— Hayley A. Bork ’23
Commencement Crowd
graduates taking a photo
Students taking a fun photo at photo booth
We find our nation at war with itself. We are more divided now than we’ve been since the Civil War, and so we need all of you to turn this country around. We will need your energy, your passion, and your sense of purpose. We need bold leaders with iron constitutions and impeccable training and the drive to get us back on the right track and to bring us together.
— Hon. Letitia “Tish” James

New Associate Dean Roles Keep Students in Focus

Associate Dean for Academic and Student Success Karen Porter
Associate Dean for Academic and Student Success Karen Porter
Three new associate dean positions announced this summer bring new faces to roles that are designed to support students and their educational experience in numerous ways.

One new appointment marks an exciting transition for Associate Dean Karen Porter, who has been the inaugural Arthur Pinto & Stephen Bohlen Associate Dean of Inclusion & Diversity since January 2020. Porter is now the Associate Dean for Academic and Student Success, a new role that focuses on supporting students and leading schoolwide efforts to guide students through their law school experience. Although academic success is not a new focus for Brooklyn Law School, this is the first time an associate dean has been dedicated to the effort.

“We want to have the success of our students at the center of everything we do,” Porter said. “It’s not just academic success in the sense of what and how students are doing in the classroom, but really a more holistic approach to student success that includes broader aspects of what it means to succeed in law school and in the profession. Over the course of their studies, students often change their goals and adjust their expectations about what it means to carve out a space for themselves in the legal profession. And that can be really challenging, particularly for first-generation students who might not have a clear idea of what a career path looks like.”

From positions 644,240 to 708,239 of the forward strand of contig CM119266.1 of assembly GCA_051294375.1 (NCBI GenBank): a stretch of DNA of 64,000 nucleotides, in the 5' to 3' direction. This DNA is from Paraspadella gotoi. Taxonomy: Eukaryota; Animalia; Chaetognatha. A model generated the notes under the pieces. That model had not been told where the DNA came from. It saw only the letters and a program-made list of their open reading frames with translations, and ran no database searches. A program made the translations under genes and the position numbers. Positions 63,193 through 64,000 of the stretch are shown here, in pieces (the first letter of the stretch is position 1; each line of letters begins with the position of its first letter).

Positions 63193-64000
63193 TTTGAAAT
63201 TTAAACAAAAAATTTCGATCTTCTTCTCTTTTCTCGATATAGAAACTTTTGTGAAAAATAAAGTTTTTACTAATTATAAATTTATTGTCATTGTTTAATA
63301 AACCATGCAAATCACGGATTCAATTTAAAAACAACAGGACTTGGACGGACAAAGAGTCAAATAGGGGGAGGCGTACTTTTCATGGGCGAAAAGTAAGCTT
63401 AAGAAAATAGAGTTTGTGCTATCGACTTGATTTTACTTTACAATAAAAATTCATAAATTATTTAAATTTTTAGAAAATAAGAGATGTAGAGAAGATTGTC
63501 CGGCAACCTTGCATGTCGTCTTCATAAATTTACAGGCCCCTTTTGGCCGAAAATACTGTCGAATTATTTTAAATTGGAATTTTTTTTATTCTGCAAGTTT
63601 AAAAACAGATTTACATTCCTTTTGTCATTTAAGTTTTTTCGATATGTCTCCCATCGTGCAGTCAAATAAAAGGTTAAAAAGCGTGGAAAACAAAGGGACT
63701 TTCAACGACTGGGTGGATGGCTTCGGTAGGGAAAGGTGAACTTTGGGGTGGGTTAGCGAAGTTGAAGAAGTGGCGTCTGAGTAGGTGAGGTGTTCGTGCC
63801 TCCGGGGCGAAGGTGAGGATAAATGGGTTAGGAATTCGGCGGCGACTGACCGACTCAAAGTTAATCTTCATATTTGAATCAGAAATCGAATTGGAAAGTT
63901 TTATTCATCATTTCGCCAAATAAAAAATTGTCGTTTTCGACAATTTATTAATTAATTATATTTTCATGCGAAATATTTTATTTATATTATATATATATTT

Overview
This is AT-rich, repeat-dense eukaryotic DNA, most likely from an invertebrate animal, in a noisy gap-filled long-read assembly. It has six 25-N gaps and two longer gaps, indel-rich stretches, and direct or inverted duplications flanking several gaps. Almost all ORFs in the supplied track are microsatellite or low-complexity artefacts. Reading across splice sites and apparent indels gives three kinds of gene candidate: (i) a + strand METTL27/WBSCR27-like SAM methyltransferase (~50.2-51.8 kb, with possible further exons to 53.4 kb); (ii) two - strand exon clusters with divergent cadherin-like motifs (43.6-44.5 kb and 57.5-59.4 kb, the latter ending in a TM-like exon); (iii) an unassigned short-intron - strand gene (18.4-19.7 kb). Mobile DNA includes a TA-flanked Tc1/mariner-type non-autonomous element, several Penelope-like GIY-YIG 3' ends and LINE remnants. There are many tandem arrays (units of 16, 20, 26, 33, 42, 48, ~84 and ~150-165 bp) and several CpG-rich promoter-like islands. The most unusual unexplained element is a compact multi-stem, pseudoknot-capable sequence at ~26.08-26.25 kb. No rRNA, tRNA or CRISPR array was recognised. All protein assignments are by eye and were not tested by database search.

Brittany Persson ’07 on AI’s Impact on Research, Her First Year as Library Director

Brittany Persson headshot

Library Director
Brittany Persson ’07

For Brittany Persson ’07, walking into the Brooklyn Law School Library as its new director, 15 years after she had graduated, was a heady experience.

“As a student, I was one of the first people in the library in the morning, and one of the last out in the evening,” Persson said. She recalls her favorite study haunts—a nook in the lower level of the library, and the second table on the left in the Professor Joseph Crea Reading Room—and remembers leaving the quiet spaces to converse with other students near the elevators, something students continue to do today.

Since she assumed her official role as library director and assistant professor of law on July 1, 2022, some things have changed. These include legal research instruction taught by law librarians, which not only focuses on legal research but also integrates emerging technologies and their impact on how legal research is conducted. Artificial intelligence (AI) is one of those newer technologies.